I may be wrong, but I kind of think that when it comes to general negative sentiments about empty, abandoned storefronts on Main Street, there are two that are punching above their weight. The first is the old Country Jewelers:

abandoned store front on Main Street

The other is the former Greenfield Games location:

abandoned store front on Main Street

(Okay, and maybe the two weird facade spaces over the train tracks next to Bonnie B’s…)

Otherwise, most of the storefronts on Main Street are pretty well occupied. The obvious exception is the Wilson’s block but that project is moving along and I don’t feel like it should count toward the “Downtown is a ghost town!” narrative.

But for the two storefronts pictured above, they are right next to one another and they occupy a pretty prominent spot right in the middle of the central business district. They are surrounded by pretty active shops and businesses. Nonetheless, both have been sitting unoccupied for at least five years (or maybe longer) and have been falling into an increasing state of disrepair, accumulating graffiti, garbage, and broken windows. They are an eyesore, they occupy on outsized place in our town’s collective imagination, and they fit into the conventional wisdom that downtown sucks.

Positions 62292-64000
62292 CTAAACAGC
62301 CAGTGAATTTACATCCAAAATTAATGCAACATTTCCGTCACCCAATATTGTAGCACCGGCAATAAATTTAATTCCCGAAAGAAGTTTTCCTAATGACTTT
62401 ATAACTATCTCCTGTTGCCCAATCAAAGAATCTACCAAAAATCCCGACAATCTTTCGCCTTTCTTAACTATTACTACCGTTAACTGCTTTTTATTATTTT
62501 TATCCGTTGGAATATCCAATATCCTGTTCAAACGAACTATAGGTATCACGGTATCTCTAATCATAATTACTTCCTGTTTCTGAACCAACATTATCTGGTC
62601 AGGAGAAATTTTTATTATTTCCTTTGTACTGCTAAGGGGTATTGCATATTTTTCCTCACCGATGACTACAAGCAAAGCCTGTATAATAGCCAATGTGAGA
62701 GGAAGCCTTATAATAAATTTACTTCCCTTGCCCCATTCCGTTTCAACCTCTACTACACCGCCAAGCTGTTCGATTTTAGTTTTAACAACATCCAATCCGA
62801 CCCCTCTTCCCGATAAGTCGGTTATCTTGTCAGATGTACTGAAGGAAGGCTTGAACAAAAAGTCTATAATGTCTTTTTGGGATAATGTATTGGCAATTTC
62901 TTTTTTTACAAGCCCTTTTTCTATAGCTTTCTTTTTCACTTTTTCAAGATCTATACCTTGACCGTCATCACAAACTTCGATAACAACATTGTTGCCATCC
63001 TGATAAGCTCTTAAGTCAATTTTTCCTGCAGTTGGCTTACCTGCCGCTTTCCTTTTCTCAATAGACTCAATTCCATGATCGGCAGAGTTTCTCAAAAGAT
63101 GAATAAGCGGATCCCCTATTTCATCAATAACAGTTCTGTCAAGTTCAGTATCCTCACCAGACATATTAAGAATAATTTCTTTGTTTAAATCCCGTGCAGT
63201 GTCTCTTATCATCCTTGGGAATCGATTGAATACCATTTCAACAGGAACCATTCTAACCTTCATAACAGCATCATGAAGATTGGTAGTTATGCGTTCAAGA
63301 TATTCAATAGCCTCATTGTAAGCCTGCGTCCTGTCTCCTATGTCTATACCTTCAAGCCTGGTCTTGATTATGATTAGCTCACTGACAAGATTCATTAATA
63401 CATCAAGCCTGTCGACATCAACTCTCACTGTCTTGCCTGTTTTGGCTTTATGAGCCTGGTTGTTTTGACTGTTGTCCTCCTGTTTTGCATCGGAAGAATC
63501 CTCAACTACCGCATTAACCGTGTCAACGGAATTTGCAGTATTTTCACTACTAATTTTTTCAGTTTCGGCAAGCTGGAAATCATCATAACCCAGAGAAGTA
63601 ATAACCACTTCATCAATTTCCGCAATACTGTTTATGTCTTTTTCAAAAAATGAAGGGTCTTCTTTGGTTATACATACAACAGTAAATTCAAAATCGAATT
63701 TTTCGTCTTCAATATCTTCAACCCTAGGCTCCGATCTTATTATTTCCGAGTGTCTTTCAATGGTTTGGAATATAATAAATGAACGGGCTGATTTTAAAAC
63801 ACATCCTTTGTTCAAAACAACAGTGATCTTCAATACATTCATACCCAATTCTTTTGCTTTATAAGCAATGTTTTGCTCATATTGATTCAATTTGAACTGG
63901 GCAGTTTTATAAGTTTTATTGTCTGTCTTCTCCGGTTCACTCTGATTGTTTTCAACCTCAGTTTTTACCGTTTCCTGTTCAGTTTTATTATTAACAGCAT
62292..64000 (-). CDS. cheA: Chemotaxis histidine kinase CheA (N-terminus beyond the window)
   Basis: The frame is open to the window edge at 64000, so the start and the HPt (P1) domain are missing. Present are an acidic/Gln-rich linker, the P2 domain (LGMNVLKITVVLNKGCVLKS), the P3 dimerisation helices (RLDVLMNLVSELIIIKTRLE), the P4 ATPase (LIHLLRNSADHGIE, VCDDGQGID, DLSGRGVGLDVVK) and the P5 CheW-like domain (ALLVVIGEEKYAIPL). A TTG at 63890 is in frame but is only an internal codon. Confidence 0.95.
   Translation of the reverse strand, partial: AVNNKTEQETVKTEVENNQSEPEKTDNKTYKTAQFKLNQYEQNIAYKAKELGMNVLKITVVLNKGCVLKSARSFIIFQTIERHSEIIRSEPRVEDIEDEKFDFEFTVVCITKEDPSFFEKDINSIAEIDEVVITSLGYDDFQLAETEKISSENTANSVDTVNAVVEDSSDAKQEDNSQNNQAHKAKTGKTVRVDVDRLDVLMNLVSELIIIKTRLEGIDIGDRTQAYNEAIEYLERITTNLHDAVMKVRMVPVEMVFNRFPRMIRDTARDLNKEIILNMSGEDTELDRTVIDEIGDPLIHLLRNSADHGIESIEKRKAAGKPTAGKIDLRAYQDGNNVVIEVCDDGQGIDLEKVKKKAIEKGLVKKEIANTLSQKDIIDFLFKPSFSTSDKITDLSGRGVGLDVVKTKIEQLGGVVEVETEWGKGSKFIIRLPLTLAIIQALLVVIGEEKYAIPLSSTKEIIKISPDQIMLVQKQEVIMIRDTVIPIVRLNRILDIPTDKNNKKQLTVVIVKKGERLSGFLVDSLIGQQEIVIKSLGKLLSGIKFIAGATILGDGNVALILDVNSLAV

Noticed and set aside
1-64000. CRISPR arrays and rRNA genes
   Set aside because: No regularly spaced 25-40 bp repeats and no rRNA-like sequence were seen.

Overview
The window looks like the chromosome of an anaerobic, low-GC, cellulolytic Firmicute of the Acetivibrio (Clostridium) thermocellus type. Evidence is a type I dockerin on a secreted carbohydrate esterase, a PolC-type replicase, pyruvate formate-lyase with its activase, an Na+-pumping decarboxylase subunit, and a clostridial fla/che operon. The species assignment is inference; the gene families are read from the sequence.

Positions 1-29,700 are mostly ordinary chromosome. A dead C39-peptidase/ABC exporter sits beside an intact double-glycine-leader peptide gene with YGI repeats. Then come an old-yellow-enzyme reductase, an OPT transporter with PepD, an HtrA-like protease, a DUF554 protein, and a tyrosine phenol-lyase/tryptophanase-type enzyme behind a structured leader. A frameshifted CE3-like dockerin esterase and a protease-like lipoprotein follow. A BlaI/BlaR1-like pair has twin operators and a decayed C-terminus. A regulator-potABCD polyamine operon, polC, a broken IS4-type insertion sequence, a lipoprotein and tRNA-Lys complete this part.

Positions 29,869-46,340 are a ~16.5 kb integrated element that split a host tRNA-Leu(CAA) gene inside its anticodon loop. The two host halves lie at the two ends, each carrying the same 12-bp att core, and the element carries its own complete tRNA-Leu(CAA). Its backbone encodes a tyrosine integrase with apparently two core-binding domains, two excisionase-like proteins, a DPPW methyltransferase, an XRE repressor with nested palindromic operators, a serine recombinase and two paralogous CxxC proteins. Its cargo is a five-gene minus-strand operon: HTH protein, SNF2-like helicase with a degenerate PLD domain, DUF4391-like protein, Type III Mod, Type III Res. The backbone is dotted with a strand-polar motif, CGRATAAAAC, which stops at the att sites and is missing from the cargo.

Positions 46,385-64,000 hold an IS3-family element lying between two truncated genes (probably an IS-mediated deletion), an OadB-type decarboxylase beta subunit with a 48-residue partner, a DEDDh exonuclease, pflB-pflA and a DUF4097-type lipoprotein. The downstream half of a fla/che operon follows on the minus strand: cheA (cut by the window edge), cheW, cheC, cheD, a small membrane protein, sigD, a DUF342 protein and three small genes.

In discussions about Greenfield’s downtown, I ofter hear frustrated residents declaring that “the city should do something.” I kind of agree, but the question is what. A few years ago, I was talking to someone who was on the City Council at the time; they were kicking around the idea of a vacancy tax, a means of incentivizing downtown landlords not to leave properties unoccupied. It never went anywhere and the person is, sadly for us (less so for them, I imagine), no longer on the council. I’m not even sure such a proposal would pass legal muster.

I tend to think a big part of the problem is out-of-town landlords. I think it’s a lot easier to let a building sit empty for tax reasons if you don’t have to see it—and its effect on the community—every day. More broadly, I think the city has limited levers it can pull about this kind of stuff. Still, I guess I would like to hear more from local officials about how to address these properties incrementally.